Elderly, Blind and Disabled Beware: The Target is Set!
I have been alarmed at the stories I am finding. There have been MANY stories outlining the cost of caring for the elderly and handicapped. These articles give figures showing how these groups make up a small part of the population, and yet gobble up all the money. There have also been stories "alarming" us that the elderly population is growing with phrases like "about to explode."
As if these are things we don't know? What, we've never sat through a conversation with an elderly person that lists all the medicines they have to take? We think those pill cases with the days of the week printed on them are BIG MARKET items for the teens? Did some space ship land in the middle of the country and just UNLOAD MILLIONS OF ELDERLY PEOPLE? We've never heard the term "baby boom?" Give me a break! We know! We do know! The articles are written in a way as to attack the evil government for cuts- but not lately. Lately it sends this message, but the tone has been more of a flashing red alert about $$$$$$$. Here is one article that actually ties all of this together in ONE piece:
Band-Aid not enough
Medicaid won't be fixed without addressing the greatly expanded need for long-term care
One of the most contentious issues between the states and Washington involves the huge impact Medicaid spending is having on state budgets.
With the annual cost of the health care program for the poor and disabled skyrocketing, Medicaid has begun to challenge elementary and secondary education as the most costly wedge of the state spending pie. At the same time the Bush administration has told Congress it wants to reduce federal spending on Medicaid by as much as $40 billion over the next decade. (Medicaid is jointly funded by the states and the federal government.)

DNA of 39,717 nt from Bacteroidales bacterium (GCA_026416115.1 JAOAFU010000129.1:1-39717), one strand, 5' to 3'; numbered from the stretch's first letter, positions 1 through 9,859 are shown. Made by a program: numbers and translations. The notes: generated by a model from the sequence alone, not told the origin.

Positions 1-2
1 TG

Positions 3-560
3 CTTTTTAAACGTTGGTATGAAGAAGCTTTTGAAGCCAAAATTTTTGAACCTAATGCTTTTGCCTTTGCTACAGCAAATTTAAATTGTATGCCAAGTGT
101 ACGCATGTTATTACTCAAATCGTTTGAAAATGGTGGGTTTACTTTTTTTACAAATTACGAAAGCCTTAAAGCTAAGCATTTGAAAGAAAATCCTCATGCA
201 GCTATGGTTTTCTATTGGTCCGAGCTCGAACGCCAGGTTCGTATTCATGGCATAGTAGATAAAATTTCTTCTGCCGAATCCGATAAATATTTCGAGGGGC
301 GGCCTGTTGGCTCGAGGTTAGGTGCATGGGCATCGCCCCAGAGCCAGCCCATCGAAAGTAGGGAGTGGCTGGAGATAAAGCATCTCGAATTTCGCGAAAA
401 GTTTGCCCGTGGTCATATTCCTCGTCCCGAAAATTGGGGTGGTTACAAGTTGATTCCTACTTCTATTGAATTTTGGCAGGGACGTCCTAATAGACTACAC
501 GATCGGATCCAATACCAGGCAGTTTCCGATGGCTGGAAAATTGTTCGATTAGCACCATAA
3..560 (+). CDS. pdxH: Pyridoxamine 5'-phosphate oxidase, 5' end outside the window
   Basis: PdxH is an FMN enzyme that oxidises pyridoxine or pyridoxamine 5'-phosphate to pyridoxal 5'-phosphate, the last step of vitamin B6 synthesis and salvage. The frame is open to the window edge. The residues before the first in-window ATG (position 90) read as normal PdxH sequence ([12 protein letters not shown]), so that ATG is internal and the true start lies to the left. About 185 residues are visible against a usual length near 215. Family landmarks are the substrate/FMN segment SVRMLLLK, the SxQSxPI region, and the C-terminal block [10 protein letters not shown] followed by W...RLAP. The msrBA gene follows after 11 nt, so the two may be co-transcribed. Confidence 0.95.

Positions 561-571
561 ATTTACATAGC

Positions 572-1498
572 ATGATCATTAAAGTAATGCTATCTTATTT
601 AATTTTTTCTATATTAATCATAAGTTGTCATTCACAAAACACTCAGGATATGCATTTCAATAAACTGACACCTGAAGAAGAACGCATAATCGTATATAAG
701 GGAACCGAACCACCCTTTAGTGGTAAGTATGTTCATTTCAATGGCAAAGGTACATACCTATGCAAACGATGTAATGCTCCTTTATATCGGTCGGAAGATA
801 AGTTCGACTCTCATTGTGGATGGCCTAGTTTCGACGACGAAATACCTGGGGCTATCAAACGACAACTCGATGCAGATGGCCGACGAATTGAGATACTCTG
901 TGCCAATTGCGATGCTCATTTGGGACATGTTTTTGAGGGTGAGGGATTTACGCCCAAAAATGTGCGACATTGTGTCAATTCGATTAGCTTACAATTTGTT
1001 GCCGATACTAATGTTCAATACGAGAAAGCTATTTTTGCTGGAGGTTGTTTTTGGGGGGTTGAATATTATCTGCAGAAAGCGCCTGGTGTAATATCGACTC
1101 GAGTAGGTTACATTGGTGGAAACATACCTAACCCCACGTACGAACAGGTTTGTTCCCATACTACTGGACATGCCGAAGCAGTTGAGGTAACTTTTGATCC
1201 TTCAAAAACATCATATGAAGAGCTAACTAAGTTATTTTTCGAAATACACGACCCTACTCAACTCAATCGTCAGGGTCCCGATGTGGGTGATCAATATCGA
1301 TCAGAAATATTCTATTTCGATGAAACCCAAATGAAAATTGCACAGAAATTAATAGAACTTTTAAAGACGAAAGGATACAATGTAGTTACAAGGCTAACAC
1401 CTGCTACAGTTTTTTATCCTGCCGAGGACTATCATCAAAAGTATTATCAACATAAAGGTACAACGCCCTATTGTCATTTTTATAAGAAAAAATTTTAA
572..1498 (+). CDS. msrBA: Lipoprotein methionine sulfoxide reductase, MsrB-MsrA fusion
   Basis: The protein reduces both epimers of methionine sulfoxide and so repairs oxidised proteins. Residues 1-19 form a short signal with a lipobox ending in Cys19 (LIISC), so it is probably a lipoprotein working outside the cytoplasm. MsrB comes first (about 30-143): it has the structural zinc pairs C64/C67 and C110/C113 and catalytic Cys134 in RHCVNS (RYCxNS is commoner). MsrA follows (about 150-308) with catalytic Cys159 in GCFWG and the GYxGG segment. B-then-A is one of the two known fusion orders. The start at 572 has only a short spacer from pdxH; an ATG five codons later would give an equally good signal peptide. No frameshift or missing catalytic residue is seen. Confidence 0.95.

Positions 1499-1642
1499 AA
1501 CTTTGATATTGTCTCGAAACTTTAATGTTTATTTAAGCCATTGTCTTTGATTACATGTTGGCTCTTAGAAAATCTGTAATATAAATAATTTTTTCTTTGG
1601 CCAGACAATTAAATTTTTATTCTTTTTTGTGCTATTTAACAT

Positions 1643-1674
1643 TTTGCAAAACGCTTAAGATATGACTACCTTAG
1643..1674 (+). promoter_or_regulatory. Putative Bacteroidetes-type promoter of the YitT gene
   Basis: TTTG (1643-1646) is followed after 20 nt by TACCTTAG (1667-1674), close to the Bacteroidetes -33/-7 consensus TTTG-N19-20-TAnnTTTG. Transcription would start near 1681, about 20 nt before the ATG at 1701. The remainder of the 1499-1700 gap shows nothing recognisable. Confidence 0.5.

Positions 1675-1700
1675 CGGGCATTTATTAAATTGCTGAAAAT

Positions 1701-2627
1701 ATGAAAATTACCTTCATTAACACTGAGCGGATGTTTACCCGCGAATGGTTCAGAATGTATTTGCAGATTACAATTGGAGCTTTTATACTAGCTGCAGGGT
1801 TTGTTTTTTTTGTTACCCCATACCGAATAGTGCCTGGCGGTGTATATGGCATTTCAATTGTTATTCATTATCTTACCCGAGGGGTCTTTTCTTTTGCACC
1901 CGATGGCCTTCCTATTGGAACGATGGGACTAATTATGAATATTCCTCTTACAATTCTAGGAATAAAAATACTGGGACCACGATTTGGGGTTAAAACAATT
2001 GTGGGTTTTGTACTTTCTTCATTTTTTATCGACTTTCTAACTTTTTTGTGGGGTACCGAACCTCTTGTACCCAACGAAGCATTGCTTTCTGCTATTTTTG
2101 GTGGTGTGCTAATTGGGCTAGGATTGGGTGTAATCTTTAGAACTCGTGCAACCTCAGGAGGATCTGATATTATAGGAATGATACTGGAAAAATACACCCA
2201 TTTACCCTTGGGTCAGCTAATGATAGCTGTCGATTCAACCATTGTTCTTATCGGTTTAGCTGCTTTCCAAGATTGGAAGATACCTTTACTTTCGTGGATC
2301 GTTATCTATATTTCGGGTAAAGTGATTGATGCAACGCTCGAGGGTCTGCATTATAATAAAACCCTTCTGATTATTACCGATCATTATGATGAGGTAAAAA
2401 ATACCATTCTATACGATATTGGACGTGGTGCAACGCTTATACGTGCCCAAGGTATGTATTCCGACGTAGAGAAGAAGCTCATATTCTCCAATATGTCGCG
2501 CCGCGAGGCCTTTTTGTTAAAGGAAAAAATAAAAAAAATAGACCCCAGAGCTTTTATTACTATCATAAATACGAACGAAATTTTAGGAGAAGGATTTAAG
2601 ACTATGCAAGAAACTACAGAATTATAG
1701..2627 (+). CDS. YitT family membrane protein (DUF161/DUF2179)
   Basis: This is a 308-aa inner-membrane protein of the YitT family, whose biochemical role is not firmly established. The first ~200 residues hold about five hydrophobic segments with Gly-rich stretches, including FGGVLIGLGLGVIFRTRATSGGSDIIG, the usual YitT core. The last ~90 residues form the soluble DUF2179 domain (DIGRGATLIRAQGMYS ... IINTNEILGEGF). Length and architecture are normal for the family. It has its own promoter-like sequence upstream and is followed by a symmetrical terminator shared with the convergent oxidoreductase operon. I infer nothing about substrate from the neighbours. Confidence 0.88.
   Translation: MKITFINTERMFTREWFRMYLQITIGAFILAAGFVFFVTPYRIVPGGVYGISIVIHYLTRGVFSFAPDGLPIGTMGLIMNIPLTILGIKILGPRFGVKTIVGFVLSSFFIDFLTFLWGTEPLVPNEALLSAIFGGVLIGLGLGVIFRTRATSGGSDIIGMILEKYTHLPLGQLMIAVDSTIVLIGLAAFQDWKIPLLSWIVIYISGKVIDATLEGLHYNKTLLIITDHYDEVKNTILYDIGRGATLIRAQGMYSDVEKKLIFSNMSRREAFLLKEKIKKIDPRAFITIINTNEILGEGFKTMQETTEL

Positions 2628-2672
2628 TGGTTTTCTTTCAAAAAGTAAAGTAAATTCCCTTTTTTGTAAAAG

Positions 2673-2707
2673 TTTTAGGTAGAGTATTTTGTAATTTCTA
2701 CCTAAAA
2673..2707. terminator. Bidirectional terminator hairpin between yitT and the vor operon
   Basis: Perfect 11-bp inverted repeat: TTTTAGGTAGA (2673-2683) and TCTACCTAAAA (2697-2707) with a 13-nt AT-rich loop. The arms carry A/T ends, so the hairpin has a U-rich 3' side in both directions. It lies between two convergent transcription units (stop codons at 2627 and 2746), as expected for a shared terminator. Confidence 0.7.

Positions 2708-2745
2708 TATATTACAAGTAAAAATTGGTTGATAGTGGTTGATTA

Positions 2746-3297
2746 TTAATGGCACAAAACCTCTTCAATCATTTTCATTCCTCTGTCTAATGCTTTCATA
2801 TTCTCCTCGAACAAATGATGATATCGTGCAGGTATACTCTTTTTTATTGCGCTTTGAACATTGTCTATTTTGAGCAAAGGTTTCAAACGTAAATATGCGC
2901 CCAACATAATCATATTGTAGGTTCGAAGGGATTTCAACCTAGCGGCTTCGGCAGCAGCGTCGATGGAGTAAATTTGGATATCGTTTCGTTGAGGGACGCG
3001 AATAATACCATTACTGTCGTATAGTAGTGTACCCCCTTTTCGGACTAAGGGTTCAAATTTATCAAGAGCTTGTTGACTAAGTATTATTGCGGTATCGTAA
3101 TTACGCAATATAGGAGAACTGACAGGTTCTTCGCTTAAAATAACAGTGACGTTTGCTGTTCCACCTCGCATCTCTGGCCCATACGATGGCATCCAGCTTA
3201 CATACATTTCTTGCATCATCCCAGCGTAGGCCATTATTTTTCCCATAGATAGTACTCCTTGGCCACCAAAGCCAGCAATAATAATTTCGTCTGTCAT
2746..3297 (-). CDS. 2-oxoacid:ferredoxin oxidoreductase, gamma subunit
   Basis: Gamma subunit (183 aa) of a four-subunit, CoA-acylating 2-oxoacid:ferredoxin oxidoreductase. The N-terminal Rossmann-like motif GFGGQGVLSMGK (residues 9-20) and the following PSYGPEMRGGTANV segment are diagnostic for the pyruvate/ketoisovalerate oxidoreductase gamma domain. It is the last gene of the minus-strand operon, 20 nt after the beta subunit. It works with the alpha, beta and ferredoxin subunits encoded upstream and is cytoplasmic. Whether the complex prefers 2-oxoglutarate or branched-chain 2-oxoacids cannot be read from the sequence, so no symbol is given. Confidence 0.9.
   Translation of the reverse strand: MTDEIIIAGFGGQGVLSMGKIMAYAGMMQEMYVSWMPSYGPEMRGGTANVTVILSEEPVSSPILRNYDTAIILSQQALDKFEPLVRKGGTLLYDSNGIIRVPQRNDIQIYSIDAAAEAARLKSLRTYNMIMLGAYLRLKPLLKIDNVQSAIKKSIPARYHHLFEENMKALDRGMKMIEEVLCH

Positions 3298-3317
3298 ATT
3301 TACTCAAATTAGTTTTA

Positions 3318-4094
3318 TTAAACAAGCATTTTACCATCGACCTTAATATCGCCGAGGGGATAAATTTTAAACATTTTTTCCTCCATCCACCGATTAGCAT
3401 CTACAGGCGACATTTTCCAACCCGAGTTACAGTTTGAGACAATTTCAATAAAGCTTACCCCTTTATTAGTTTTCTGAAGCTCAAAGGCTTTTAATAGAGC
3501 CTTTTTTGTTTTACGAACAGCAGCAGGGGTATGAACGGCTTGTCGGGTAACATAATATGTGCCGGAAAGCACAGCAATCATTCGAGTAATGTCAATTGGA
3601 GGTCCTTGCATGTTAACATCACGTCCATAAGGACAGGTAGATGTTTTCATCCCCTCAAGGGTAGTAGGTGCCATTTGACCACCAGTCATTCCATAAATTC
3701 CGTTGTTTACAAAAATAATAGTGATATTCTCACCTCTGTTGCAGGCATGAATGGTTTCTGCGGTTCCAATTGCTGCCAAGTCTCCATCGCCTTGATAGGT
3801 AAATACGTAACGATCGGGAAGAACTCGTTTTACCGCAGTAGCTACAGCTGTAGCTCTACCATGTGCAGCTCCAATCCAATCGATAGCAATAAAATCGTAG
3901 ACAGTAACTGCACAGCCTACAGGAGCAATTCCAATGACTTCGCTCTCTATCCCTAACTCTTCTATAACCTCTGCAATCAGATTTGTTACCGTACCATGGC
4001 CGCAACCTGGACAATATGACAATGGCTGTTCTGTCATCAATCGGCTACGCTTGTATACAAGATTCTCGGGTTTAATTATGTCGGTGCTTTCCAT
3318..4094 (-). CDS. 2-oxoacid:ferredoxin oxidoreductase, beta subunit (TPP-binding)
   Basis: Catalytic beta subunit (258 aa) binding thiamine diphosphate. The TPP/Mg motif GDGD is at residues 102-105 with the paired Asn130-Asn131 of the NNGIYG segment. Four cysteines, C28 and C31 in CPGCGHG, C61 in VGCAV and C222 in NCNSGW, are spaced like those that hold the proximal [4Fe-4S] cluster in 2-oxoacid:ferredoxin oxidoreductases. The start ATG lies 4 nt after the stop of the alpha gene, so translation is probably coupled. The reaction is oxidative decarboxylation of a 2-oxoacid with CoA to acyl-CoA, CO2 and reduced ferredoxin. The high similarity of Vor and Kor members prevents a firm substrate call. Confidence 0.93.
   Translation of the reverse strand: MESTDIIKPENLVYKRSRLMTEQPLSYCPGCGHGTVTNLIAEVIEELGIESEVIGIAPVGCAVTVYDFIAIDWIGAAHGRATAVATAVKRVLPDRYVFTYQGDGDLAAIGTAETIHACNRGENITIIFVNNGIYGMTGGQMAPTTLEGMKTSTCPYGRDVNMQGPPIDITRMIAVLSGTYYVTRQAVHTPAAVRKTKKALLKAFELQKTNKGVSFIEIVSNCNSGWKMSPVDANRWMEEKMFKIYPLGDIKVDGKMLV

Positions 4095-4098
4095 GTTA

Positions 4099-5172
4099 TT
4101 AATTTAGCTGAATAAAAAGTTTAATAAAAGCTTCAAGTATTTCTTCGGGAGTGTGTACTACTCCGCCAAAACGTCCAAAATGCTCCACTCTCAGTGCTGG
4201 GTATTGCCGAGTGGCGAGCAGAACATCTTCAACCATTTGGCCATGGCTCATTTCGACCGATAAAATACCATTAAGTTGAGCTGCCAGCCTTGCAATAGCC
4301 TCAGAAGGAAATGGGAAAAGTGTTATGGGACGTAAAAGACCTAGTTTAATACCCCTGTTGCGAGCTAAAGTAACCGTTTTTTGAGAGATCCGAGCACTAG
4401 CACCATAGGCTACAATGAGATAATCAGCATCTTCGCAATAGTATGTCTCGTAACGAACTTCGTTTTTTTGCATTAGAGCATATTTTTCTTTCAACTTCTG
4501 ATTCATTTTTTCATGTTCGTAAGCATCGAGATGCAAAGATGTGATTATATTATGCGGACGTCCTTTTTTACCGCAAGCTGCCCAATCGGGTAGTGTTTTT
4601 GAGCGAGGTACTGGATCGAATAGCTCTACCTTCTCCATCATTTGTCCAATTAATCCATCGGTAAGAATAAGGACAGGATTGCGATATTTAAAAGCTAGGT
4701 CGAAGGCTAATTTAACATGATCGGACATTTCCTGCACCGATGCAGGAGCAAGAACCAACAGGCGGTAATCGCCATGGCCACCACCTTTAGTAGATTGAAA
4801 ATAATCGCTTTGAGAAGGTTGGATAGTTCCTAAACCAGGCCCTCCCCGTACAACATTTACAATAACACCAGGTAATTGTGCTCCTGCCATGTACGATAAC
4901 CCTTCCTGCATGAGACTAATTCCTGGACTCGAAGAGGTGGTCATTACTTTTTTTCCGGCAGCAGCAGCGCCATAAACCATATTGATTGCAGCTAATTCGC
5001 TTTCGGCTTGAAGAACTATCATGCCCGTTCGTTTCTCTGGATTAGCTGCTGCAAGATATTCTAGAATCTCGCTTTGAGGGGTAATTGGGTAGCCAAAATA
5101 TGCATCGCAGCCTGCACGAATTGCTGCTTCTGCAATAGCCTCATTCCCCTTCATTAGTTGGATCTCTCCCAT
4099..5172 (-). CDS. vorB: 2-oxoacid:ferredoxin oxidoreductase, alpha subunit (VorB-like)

But largely left out of the debate has been the most ominous Medicaid trend line of them all the issue of long-term care.
Elderly, blind and disabled people represent roughly a quarter of the nation's 50 million Medicaid patients, yet they account for 71 percent of the program's costs. The National Governors Association reports that people with disabilities are the fastest-growing Medicaid eligibility group. Over the next 30 years, the number of Americans aged 65 and older and the proportion of those individuals 85 and older is expected to double.
Medicaid, not Medicare, will pick up most of the long-term care services of many of these patients. In order to keep Medicaid sustainable for the basic services it provides for pregnant women and children and other poor and uninsured Americans, the nation will need to come to grips with what role government and private individuals should play in ensuring long-term care.
Among other things, some of the nation's governors want Medicaid to take aim at the common practice of allowing elderly nursing home patients to give away their assets so that Medicaid will pick up their bills. That's why Congress needs to seriously consider incentives for making the purchase of long-term care insurance more affordable.
GET IT? So if you are 65 and older, and have paid into this program all of your working life, then how dare you expect to have it used for YOUR OWN medical expenses? I have been careful not to say this before, but I have had enough. No wonder some people don't want to talk about their ideas to save social security. We know it was intended for people who were never expected to actually live long enough to get any of it.
Now- take the debate for universal health care, euthanasia, the way terminal care is switched mid-conversation with "long-term care" (this is the disabled, and let's face it, a diabetic is long-term care), living wills, and the constant march towards COURTS and DOCTORS now making the decisions to deny medical treatment (nothing to do with insurance companies lobbying here, I'm SURE!)
Did anyone else notice the line about this money being needed for "pregnant women"? Does anyone else find it the least bit odd that it uses this term instead of prenatal care? How many of those Medicaid dollars going to the care of elderly could be going towards abortions? Talk about a double wammy! Deny medical care to this one, viola- natural death with dignity, and shift the money over here for "reproductive rights" and viola- another dead body.
I know, I know- but Sherri, who's supposed to pay for all this? I don't know- why not ask Porker of the Month, Senator Daniel Inouye.
Some other tax dollar funding to note:
- The state of Alabama received $1.7 million for the International Fertilizer Center
- Alaska Republican Sen. Ted Stevens added $646 million for his state, which equates to $985 per capita.
- Senator Byrd took $399 million back to West Virginia for hometown projects.